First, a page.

"Thinking on your feet": A qualitative evaluation of sit-stand desks in an Australian workplace

A.C. Grunseit, J.Y.Y. Chau, H.P. van der Ploeg, A. Bauman

    Research output: Contribution to JournalArticleAcademicpeer-review


    Background: Epidemiological research has established sitting as a new risk factor for the development of non-communicable chronic disease. Sit-stand desks have been proposed as one strategy to reduce occupational sedentary time. This formative research study evaluated the acceptability and usability of manually and electrically operated sit-stand desks in a medium-sized government organisation located in Sydney, Australia. Methods. Sitting time pre- and three months post -installation of the sit-stand desks was measured using validated self-report measures. Additionally, three group interviews and one key-informant interview were conducted with staff regarding perceptions about ease of, and barriers to, use and satisfaction with the sit-stand desks. All interviews were recorded, transcribed and analysed for themes regarding usability and acceptability. Results: Of 31 staff, 18 completed baseline questionnaires, and 13 completed follow-up questionnaires. The median proportion of sitting time for work was 85% (range 50%-95%) at baseline and 60% (range 10%-95%) at follow-up. Formal statistical testing of paired data (n=11) showed that the change from baseline to follow-up in time spent sitting (mean change=1.7 hours, p=.014) was statistically significant. From the qualitative data, reasons given for initiating use of the desks in the standing position were the potential health benefits, or a willingness to experiment or through external prompting. Factors influencing continued use included: concern for, and experience of, short and long term health impacts; perceived productivity whilst sitting and standing; practical accommodation of transitions between sitting and standing; electric or manual operation height adjustment. Several trajectories in patterns of initiation and continued use were identified that centered on the source and timing of commitment to using the desk in the standing position. Conclusions: Sit-stand desks had high usability and acceptability and reduced sitting time at work. Use could be promoted by emphasizing the health benefits, providing guidance on appropriate set-up and normalizing standing for work-related tasks. © 2013 Grunseit et al.; licensee BioMed Central Ltd.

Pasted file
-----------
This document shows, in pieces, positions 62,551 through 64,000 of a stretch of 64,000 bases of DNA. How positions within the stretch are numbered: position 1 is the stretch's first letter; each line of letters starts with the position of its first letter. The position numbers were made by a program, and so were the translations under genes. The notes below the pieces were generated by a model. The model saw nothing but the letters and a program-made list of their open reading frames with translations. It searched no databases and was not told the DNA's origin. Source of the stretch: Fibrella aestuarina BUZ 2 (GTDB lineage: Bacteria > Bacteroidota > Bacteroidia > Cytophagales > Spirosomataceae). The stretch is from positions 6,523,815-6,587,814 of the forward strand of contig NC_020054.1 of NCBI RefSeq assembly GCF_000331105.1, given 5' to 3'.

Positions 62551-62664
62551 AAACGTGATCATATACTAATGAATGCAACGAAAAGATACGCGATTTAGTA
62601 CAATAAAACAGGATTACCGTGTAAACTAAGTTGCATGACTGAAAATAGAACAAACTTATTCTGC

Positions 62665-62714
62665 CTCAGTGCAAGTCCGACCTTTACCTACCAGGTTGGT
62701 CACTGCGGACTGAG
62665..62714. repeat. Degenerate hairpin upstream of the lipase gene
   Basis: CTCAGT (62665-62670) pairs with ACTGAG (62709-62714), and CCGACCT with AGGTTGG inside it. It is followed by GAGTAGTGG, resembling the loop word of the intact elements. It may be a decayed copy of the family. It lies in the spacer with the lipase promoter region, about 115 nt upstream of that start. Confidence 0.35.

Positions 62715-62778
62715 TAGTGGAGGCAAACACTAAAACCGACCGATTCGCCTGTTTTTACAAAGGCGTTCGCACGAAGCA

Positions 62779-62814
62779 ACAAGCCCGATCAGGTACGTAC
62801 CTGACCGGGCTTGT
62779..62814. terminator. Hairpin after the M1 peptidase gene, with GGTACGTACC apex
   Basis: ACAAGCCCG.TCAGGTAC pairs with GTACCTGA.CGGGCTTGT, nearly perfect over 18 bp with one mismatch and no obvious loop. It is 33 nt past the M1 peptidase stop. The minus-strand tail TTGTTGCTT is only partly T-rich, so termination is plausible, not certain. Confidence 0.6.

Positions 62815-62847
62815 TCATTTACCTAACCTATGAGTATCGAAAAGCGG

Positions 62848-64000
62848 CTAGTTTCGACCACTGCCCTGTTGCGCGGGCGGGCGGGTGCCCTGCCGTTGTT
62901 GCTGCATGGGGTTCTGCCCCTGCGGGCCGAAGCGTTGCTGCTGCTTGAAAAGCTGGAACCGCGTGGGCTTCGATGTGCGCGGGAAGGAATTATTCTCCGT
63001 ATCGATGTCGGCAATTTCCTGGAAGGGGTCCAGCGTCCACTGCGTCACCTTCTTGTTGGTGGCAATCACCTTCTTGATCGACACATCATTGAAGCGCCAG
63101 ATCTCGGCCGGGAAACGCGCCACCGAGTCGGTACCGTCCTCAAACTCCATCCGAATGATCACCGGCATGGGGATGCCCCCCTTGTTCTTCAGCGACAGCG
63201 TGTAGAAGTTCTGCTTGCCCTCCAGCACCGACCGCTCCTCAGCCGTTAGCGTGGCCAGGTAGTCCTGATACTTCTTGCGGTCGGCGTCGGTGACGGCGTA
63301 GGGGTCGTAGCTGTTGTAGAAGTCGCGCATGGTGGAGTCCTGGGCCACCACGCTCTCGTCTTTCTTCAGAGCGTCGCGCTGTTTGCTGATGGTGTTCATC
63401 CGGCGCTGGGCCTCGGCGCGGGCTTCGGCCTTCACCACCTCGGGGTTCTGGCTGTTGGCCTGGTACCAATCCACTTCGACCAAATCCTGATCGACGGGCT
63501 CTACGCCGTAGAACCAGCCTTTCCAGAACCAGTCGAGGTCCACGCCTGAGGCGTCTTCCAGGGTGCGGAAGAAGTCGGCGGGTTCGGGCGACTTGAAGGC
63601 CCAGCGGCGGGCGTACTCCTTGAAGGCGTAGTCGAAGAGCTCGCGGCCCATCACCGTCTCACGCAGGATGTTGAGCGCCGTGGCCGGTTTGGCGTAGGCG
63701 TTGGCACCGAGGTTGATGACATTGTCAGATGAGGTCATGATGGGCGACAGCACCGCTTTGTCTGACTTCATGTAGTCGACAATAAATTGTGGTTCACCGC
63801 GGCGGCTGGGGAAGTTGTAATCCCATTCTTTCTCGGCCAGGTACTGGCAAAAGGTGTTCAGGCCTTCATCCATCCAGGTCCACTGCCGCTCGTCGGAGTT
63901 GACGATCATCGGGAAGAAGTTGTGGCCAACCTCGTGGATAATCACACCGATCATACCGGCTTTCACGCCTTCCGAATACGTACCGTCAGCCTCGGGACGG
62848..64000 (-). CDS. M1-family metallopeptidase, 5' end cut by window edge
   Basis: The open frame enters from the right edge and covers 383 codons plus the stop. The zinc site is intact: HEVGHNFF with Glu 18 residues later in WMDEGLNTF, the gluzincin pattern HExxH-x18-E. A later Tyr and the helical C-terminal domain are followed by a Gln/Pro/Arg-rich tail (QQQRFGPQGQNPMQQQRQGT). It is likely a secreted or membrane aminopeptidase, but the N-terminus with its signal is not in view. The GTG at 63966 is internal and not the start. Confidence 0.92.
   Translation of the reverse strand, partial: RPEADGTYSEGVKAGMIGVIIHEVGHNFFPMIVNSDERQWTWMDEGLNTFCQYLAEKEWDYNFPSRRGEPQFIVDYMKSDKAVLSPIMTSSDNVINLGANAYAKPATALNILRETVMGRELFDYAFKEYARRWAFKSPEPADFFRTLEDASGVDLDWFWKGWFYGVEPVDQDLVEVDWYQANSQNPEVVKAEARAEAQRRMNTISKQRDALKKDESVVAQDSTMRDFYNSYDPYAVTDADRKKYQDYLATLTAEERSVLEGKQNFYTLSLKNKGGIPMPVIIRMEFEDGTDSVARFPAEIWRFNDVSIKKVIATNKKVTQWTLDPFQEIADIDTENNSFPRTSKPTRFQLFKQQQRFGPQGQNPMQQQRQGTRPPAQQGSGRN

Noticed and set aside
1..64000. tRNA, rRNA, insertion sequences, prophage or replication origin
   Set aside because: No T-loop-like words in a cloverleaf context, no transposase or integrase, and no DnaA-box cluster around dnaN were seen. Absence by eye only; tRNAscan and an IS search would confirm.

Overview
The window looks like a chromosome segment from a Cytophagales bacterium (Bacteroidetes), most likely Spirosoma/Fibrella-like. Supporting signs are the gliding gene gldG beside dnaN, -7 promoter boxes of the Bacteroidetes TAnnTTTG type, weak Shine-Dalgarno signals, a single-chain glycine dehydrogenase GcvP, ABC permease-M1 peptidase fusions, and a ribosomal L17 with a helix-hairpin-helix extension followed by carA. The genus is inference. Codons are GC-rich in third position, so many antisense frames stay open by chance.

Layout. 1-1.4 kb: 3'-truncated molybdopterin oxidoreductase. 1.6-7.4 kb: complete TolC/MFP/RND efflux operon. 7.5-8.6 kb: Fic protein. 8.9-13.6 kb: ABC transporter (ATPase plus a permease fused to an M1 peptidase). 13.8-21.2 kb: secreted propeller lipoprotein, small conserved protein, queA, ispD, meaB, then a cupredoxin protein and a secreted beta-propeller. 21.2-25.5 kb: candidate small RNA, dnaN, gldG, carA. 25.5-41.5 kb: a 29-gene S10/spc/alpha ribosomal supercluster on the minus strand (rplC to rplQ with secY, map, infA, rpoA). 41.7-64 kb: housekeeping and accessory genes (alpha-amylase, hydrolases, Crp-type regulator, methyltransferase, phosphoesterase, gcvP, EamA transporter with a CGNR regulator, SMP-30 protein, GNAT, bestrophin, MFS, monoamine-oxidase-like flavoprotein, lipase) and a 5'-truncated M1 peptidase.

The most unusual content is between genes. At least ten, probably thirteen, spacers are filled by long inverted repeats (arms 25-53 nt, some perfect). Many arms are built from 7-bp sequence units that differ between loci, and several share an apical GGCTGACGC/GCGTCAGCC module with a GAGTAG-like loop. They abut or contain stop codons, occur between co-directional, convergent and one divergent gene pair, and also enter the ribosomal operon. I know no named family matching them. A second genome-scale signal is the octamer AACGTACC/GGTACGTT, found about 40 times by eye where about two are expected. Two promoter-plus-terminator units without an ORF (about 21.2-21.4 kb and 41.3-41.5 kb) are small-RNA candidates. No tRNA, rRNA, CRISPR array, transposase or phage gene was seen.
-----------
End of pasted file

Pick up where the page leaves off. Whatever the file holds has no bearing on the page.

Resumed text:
Original languageEnglish
    Article number365
    Pages (from-to)1-10
    JournalBMC Public Health
    Publication statusPublished - 2013


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